And now they'll no doubt spend a bundle on promoting the contest to find a new theme.
I feel sorry for the person who wins because I can't see the public accepting it.
- CBC claims they're still in negotations with Copyright Music & Visuals (the company who manages the copyright on behalf of the song's composer, Dolores Claman)
- Copyright Music & Visuals claims that they received an email from CBC stating that they would not renew the contract.
- CBC said that if they don't renew, they have plans this summer to hold a public contest to write a new theme.
- CBC is currently being sued by Dolores Claman alleging that CBC repeatedly used the theme song in broadcasts not covered under her licence agreement and refused requests to negotiate additional fees.
- Copyright Music & Visuals claims that resolution of the ongoing litigation is not a precondition of the new proposed licence agreement..
- CBC says "You don't do business with someone who is suing you." While that may be true, we're not talking about a multi-million dollar contract here. This smells like CBC trying to take a little heat off their poorly thought out decision.
I think CBC is missing out on a good marketing opportunity/partnership here. Maybe they're trying to use this to their advantage? "Play by OUR rules, or your song doesn't see its 40th birthday."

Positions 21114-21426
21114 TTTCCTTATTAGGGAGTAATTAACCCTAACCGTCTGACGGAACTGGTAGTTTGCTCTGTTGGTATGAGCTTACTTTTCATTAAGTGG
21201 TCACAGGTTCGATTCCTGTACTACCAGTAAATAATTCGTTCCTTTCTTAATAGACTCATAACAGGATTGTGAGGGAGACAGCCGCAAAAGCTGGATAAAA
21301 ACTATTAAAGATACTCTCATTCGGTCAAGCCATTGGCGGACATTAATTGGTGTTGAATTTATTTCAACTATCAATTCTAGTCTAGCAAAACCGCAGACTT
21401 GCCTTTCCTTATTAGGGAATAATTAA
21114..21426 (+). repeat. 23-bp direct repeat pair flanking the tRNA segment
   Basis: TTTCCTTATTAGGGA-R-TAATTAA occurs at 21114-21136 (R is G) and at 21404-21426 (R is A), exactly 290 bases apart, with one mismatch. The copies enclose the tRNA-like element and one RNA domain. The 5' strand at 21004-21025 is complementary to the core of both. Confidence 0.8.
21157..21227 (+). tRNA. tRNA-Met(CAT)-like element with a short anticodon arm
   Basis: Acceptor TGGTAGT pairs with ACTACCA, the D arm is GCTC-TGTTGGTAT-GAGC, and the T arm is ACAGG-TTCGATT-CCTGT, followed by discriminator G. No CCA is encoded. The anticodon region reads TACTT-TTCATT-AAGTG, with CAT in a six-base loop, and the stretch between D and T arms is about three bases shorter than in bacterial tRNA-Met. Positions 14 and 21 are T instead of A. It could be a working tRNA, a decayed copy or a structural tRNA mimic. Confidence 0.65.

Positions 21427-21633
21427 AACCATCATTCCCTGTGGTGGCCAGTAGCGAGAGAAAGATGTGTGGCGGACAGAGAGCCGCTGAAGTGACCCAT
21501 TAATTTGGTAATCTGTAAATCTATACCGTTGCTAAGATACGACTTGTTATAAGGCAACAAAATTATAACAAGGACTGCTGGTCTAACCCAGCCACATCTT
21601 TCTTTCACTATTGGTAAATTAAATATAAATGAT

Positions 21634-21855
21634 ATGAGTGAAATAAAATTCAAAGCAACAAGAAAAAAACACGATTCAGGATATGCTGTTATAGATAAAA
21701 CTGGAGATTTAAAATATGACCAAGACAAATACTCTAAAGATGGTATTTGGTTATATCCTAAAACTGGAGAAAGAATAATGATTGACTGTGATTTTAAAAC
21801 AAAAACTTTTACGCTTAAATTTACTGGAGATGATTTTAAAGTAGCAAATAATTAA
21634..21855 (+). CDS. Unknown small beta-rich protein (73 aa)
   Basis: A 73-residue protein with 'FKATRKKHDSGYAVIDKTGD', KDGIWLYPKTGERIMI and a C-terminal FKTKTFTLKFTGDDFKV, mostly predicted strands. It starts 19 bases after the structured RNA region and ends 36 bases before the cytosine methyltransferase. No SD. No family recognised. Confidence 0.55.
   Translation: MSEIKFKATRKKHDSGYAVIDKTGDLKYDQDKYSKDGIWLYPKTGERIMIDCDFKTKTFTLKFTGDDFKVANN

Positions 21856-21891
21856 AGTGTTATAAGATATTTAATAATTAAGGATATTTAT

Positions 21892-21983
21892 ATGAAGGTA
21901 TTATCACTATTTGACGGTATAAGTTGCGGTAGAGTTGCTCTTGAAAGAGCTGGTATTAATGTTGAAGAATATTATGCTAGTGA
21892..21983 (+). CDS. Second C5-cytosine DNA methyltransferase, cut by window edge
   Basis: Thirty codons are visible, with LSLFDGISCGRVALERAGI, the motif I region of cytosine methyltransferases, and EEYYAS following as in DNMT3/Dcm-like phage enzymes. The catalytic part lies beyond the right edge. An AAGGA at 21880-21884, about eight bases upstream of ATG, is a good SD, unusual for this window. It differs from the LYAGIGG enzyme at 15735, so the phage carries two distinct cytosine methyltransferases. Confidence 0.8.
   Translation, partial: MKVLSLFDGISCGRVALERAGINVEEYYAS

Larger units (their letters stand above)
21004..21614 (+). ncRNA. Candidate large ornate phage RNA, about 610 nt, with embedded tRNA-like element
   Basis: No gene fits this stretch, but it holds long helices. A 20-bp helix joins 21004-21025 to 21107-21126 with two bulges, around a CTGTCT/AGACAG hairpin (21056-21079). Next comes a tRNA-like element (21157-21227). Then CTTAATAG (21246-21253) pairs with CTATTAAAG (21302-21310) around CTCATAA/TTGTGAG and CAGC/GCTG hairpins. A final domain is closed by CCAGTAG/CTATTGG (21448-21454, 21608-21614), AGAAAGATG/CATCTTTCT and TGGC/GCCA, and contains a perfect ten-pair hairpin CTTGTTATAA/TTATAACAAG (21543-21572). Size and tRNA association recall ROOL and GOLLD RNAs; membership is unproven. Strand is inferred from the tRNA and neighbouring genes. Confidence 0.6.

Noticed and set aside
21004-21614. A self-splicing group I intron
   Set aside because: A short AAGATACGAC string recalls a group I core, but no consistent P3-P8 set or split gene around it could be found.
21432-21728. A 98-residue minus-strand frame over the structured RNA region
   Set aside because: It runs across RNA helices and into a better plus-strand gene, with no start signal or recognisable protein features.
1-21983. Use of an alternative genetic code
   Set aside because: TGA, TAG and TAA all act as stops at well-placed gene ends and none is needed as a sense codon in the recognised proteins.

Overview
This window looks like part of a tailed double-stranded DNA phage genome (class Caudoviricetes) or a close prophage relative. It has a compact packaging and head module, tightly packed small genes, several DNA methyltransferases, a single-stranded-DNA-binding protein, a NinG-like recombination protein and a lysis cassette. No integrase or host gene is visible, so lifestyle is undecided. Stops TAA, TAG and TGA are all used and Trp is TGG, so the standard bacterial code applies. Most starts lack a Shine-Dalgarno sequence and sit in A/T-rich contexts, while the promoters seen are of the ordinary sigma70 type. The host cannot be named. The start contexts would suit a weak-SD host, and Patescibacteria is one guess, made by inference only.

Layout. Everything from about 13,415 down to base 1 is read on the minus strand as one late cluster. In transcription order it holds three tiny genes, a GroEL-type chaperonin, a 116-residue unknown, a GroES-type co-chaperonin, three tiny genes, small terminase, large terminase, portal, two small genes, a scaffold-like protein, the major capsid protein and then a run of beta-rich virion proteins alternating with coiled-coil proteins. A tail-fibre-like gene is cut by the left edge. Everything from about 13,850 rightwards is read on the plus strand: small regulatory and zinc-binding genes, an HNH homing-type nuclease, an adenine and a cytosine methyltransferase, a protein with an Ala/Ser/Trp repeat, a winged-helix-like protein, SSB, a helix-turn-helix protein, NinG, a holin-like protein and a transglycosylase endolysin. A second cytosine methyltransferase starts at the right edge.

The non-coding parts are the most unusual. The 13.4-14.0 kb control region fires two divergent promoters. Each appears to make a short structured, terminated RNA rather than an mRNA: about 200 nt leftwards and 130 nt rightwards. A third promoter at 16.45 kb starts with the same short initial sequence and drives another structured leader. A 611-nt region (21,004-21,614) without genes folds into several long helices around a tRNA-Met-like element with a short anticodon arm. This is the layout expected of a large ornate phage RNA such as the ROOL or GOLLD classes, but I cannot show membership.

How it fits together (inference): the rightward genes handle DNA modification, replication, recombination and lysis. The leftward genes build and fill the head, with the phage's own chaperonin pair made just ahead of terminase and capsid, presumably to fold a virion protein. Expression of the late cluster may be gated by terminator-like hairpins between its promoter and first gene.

National Doughnut Day
National Doughnut Day was established in 1938 by the Chicago Salvation Army to raise much-needed funds during the Great Depression, and to honor the work of World War I Salvation Army volunteers who prepared doughnuts and other foods for thousands of soldiers.
Thursday, June 5, 2008
CBC ending use of 'Hockey Night' songHave the decision makers at CBC lost their fuckin' minds? What kind of a "new direction" is this? Down the toilet?
Sportsnet.ca - The CBC will not be using the legendary 'Hockey Night in Canada' theme song next season after it decided not to sign a new license agreement according to the song's publisher.